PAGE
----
CCK Wins Precedential Decision in Nohr v. McDonald
Summary of the Case
The Veteran, James Nohr, served in the United States Air Force from 1971 to 1975. In 2003, the Veteran submitted a claim for service connection for dysthymic disorder which the Regional Office subsequently denied. The Veteran appealed to the Board of Veterans’ Appeals and was again denied service connection. He appealed to the Court of Appeals for Veterans Claims (CAVC) in 2009, 2011, and again in 2013.
In July 2012, a VA examiner opined that the Veteran “did not endorse any traumatic event other than his ordinary military duty” to support his claim for service connection for dysthymic disorder, and that his condition preceded his military service and was not aggravated by his active duty. Additionally, the examiner mentioned her own “personal limitations” in rendering the medical opinion. Following the examiner’s opinion, the Veteran submitted a number of questions to the examiner, as well as a request for documents in relation to the examiner’s qualifications and notes from the examination. The Veteran also requested that the Board subpoena the examiner to appear at the Veteran’s hearing. The Board rejected the Veteran’s request for documentation from the examiner, as well as his request that the examiner attend the hearing. The Board denied the Veteran’s claim for service connection, relying on the examiner’s opinion.
The Veteran appealed to CAVC stating that the Board violated his Fifth Amendment due process rights by denying him the opportunity to question the examiner and obtain information necessary to arguing against the examiner’s negative opinion.
Can a Veteran Request the Credentials of a VA Examiner?
The case dealt in part with the question of whether a veteran, or a veteran’s advocate, could (1) ask questions of the examiner and (2) request to see a VA examiner’s credentials following a Compensation and Pension examination (C&P). Mr. Nohr had requested that VA provide a copy of the examiner’s curriculum vitae, transcript of his evaluation with the examiner, as well as a copy of any of the examiner’s handwritten notes from the evaluation.
The main issue of the case was whether veterans should have the right to question a poorly reasoned opinion by an examiner, or an opinion that is vague or does not offer rationale for its conclusions. The Veteran argued that the Board denied his right to meaningfully participate in his claim by questioning the examiner and requesting documentation necessary for arguing against the examiner’s opinion.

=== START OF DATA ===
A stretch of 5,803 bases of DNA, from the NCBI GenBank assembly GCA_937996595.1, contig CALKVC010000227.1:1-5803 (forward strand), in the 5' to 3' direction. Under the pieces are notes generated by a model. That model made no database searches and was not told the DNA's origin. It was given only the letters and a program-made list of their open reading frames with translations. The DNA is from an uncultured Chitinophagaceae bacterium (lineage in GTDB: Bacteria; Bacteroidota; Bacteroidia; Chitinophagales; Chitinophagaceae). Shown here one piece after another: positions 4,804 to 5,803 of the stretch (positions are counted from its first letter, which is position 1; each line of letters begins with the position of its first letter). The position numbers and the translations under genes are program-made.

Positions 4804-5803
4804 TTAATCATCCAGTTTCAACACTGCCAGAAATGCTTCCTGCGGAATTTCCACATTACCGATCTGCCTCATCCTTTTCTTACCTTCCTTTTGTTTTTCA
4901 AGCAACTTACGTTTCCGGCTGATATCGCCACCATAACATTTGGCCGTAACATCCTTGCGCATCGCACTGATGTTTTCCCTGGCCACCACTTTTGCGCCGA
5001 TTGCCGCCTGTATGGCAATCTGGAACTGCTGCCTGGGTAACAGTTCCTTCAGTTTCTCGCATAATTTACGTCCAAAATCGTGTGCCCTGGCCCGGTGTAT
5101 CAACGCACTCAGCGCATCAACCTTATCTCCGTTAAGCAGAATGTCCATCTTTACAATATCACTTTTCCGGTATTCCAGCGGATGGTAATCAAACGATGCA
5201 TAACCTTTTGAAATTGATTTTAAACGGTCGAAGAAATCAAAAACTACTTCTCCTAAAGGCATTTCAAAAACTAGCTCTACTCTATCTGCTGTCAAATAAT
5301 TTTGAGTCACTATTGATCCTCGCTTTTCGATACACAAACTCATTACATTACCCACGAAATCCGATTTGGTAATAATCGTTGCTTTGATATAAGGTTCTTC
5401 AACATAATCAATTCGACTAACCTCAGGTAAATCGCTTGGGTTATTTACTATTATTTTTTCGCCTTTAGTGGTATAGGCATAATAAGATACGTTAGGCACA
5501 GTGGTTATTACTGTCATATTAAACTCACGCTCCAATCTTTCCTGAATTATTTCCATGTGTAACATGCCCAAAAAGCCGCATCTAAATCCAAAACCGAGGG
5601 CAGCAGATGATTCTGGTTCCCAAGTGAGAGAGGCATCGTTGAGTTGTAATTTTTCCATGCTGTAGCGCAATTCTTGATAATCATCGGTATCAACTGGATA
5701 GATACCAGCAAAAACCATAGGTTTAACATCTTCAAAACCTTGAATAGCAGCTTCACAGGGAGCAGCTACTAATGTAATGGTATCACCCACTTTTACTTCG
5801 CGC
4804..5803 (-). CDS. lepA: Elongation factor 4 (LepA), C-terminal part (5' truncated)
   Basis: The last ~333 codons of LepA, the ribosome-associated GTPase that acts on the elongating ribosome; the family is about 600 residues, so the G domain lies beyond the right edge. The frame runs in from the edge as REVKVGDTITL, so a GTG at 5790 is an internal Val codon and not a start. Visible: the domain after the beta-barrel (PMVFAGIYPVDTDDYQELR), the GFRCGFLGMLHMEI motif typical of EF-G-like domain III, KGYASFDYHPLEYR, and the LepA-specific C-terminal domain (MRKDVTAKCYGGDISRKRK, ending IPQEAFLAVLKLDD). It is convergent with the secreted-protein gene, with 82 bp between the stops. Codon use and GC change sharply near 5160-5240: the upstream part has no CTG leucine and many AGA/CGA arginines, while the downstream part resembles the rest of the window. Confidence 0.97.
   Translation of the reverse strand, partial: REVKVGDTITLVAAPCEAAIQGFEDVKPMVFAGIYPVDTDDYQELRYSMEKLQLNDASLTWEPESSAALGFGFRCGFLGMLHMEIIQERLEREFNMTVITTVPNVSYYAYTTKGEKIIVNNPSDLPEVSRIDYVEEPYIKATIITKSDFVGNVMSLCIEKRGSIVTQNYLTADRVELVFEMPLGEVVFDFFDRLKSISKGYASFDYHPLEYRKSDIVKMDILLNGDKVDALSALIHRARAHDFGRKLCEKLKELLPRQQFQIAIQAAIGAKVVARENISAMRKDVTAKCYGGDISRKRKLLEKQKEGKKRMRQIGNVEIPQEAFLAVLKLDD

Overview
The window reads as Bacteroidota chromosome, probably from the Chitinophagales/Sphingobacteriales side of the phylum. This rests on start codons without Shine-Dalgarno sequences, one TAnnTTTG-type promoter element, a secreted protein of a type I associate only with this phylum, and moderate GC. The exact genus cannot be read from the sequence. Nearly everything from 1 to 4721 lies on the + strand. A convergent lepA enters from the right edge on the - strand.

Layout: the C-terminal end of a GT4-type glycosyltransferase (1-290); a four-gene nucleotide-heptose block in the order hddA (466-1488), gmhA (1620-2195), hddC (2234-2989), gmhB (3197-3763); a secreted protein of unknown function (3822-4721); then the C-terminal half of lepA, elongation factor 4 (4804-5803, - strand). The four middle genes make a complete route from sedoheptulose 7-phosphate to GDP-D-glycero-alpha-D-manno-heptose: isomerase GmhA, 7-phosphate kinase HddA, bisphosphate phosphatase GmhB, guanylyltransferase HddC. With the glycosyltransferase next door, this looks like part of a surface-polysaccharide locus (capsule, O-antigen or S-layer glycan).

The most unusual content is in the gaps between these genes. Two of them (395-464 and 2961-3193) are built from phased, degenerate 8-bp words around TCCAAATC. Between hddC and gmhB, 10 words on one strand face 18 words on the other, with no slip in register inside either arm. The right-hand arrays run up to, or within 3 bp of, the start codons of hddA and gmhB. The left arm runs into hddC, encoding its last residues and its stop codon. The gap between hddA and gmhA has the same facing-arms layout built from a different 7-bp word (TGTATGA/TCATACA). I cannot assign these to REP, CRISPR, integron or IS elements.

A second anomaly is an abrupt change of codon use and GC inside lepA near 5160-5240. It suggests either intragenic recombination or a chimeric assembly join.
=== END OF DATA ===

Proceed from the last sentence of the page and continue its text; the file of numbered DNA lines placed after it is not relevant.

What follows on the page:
Robert Chisholm Argues on Behalf of Veteran
Mr. Chisholm presented argument in front of a three-judge panel, arguing that the examination the veteran underwent was inadequate and that when the Veteran asked VA to provide clarification on the examiner’s opinion, VA violated the Veteran’s due process rights in rejecting his request to question the examiner at a hearing and provide the information requested of the examiner.
Mr. Chisholm argued that the Veteran deserves the right to “peak under the hood” of the examiner’s reasoning to be able to know how the examiner came to her conclusion. He stated that “it is fundamentally unfair for the VA to slam the door shut on a claimant who seeks information relevant to his claim,” preventing the claimant from meaningfully participating in the process of his claim.
The examiner states her own “personal limitations” in respect to the opinion that she rendered, and Mr. Chisholm argues that ambiguity should give the Veteran the right to question the examiner. There is no regulation regarding if and when claimants are allowed to submit “interrogatories,” or questions. Mr. Chisholm argues that when an examiner’s opinion does not explain their reasoning in arriving to their opinion, claimants should have the opportunity to question the opinion.
In this case, Mr. Chisholm argues that VA found there was clear and unmistakable evidence that the veteran’s pre-existing dysthymic disorder was not aggravated by his military service, and the VA relied on the examiner’s opinion to arrive at that conclusion. As the examiner’s opinion failed to adequately address this issue, the veteran should be able to submit interrogatories and rebut the examiner’s opinion.
The Court Rules In Favor of Veteran
In its decision, the Court found that interrogatories filed by CCK on behalf of the veteran triggered its obligation to more closely scrutinize its own expert’s opinions. They found that the questions and evidence requested by the Veteran reasonably raised issues of the examiner’s competence, the adequacy of the examiner’s opinion, and VA’s duty to assist.
The Court questioned why the Veteran’s request for documents from the examiner was not considered to trigger VA’s duty to assist veterans in obtaining records in support of his claim. On this basis, the Court found that the Board’s decision contained inadequate reasons and basis for its denial of benefits. The Court reminded VA of its obligation to address all issues reasonably raised by the veteran or the evidence of record.
The Court also held that the Board could not ignore the Veteran’s request for information that may help challenge the competence of the VA examiner. The answers to the Veteran’s questions may have allowed him to “diminish the probative value” of the examiner’s opinion so that the Board “would not have had a sufficient evidentiary basis to find the presumption of soundness rebutted.”
The Court vacated the Board’s decision and remanded the case back to the Board for adjudication.
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